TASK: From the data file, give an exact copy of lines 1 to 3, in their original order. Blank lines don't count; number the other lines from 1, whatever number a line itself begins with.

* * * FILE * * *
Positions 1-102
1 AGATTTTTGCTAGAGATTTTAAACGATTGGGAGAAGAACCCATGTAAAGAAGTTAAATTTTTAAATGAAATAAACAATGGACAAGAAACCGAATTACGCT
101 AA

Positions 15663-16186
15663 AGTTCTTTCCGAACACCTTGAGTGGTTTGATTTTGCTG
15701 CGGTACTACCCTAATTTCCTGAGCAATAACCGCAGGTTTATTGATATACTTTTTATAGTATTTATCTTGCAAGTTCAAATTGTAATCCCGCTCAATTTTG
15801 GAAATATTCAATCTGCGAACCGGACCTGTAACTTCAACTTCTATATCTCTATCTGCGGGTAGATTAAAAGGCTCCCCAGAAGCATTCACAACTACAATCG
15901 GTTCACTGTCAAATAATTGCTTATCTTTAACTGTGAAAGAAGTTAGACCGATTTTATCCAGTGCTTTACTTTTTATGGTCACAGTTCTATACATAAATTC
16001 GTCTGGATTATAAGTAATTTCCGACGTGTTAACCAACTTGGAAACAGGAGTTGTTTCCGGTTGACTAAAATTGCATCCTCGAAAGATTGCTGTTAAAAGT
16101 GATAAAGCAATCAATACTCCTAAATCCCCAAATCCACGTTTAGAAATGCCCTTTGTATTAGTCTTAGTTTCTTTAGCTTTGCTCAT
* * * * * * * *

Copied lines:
Positions 1-102
1 AGATTTTTGCTAGAGATTTTAAACGATTGGGAGAAGAACCCATGTAAAGAAGTTAAATTTTTAAATGAAATAAACAATGGACAAGAAACCGAATTACGCT
101 AA